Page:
Perhaps, however, it may be time to wrestle with this apocalyptic Jesus who will not settle for fairy-tale followers and mealy-mouthed ministers. After all, the lesson from Jeremiah has similar words: “Is not my word like fire, says the LORD, and like a hammer that breaks a rock in pieces?” (23:29). Each one of us, every faith community, and all generations must face the music of our time, discern how we will live as people who claim Jesus as Lord, and decide whether we’re all in and willing to face the divisions and keep our eyes on the prize of Christ.
Today consider ways to explore what divides us and what unites us. Let this theme be reflected in your hymn and prayer choices. You might aim for a visual on screen or on a large canvas board or poster board on a wall showing a dividing line. Encourage worshipers to place paper “stones” with things that form divisions and walls on the line. Before the end of worship, encourage worshipers, if they feel able, to take down their “stones” and tear them up. You might even provide a way to burn the torn paper in a small purifying fire outside the building after worship (or a controlled burn indoors with a fire extinguisher close by).
“Something there is that doesn’t love a wall” begins Robert Frost’s poem “Mending Wall.” The poem tells the story of two neighbors, one of whom insists each year on repairing the stone wall that marks the property line.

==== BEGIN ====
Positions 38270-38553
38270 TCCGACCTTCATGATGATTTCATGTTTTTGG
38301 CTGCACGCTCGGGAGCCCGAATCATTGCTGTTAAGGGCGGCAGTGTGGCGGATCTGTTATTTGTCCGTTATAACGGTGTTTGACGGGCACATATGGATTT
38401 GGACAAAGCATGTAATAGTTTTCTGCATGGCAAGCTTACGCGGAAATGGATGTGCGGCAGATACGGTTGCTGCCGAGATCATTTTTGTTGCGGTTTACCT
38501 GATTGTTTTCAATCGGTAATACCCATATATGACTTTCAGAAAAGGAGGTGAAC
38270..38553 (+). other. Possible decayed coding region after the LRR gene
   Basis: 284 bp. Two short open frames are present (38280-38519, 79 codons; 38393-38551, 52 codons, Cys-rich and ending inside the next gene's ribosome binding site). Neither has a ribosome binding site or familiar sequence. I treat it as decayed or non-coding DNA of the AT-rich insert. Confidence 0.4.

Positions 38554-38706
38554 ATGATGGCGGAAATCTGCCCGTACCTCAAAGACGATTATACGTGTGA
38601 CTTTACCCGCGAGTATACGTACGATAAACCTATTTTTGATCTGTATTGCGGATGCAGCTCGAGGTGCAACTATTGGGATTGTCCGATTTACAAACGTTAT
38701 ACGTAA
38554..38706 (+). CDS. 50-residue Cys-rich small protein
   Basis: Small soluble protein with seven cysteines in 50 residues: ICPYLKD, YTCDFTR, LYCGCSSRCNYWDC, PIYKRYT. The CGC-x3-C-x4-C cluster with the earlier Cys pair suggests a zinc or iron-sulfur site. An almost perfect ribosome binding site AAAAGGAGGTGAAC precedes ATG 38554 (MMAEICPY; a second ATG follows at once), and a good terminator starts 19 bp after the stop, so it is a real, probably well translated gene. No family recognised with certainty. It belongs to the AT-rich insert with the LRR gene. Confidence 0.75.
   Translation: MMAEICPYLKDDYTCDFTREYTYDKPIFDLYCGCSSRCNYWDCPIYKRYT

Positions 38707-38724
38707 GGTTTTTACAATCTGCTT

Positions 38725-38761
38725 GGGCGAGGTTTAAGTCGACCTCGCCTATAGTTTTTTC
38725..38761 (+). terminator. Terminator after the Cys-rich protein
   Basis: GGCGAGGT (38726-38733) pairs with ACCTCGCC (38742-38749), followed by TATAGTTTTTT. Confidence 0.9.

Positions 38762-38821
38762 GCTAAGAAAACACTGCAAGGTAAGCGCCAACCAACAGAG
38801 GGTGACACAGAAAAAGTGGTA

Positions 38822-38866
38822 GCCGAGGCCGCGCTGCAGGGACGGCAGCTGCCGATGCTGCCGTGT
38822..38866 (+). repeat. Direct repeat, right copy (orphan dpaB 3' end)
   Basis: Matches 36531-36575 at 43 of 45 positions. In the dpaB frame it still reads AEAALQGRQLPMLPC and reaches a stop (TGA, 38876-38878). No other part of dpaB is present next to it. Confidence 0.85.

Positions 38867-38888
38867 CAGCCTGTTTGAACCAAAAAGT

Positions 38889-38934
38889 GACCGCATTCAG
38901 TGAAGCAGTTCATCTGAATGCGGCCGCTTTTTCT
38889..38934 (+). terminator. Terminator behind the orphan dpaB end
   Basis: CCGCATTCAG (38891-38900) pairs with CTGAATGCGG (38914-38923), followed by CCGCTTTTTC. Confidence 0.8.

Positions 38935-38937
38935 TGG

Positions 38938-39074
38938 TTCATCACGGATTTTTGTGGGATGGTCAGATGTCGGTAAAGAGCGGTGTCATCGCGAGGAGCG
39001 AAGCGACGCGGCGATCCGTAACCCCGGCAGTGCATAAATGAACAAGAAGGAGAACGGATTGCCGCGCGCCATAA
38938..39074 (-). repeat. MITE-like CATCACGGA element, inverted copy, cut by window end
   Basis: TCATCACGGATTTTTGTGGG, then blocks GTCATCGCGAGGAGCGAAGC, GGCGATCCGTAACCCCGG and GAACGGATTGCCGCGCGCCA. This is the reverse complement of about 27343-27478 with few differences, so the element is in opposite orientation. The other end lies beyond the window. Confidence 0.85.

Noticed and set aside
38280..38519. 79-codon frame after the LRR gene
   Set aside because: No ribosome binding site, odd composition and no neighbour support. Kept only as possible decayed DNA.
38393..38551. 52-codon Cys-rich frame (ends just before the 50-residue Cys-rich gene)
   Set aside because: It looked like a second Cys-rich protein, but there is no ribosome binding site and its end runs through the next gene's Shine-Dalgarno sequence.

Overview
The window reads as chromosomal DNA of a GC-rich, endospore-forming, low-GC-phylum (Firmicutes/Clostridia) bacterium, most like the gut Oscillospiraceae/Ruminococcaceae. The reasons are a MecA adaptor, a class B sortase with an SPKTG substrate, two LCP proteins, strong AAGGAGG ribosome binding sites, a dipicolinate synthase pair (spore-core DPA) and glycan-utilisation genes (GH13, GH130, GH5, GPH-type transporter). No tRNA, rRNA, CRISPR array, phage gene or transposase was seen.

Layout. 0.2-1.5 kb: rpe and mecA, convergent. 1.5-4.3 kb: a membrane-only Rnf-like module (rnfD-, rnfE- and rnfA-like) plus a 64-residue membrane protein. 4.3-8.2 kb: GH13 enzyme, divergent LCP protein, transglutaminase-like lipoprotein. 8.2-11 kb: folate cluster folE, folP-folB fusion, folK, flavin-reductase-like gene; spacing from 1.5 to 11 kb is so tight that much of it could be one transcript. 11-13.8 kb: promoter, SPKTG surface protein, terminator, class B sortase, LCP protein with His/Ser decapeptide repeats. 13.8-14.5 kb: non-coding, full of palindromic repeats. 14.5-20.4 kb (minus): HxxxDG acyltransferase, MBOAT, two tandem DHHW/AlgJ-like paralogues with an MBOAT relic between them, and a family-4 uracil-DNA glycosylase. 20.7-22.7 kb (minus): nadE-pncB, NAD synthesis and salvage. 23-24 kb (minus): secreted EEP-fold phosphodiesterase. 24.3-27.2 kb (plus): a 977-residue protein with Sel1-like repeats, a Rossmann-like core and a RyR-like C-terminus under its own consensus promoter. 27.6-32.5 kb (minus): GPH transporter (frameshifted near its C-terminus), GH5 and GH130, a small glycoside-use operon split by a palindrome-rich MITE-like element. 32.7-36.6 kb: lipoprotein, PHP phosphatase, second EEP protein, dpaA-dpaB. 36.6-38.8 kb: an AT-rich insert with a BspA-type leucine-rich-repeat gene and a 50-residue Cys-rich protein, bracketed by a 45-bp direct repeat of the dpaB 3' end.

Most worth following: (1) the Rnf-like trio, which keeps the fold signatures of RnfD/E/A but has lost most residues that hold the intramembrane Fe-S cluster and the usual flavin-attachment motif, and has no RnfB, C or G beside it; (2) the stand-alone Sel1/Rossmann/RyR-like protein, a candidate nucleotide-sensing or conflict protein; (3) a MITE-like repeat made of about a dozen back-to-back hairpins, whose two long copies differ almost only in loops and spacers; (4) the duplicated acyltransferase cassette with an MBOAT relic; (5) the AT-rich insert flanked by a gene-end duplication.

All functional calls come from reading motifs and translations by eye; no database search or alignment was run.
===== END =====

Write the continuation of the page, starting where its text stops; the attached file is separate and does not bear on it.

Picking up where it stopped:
Use the poem to explore how and why we build walls—real, metaphorical, emotional, and rhetorical. Give particular attention to these lines of Frost’s poem: Before I built a wall I’d ask to know/What I was walling in or walling out,/And to whom I was like to give offense./Something there is that doesn’t love a wall,/That wants it down.
Consider these questions: What sort of walls do you see being built today? Are some walls good? What makes the difference between a good wall and a bad wall? How might we be good neighbors without walls? What would it take to finally tear down walls?
This week’s focus verse is Hebrews 12:1– Therefore, since we are surrounded by so great a cloud of witnesses, let us also lay aside every weight and the sin that clings so closely, and let us run with perseverance the race that is set down before us…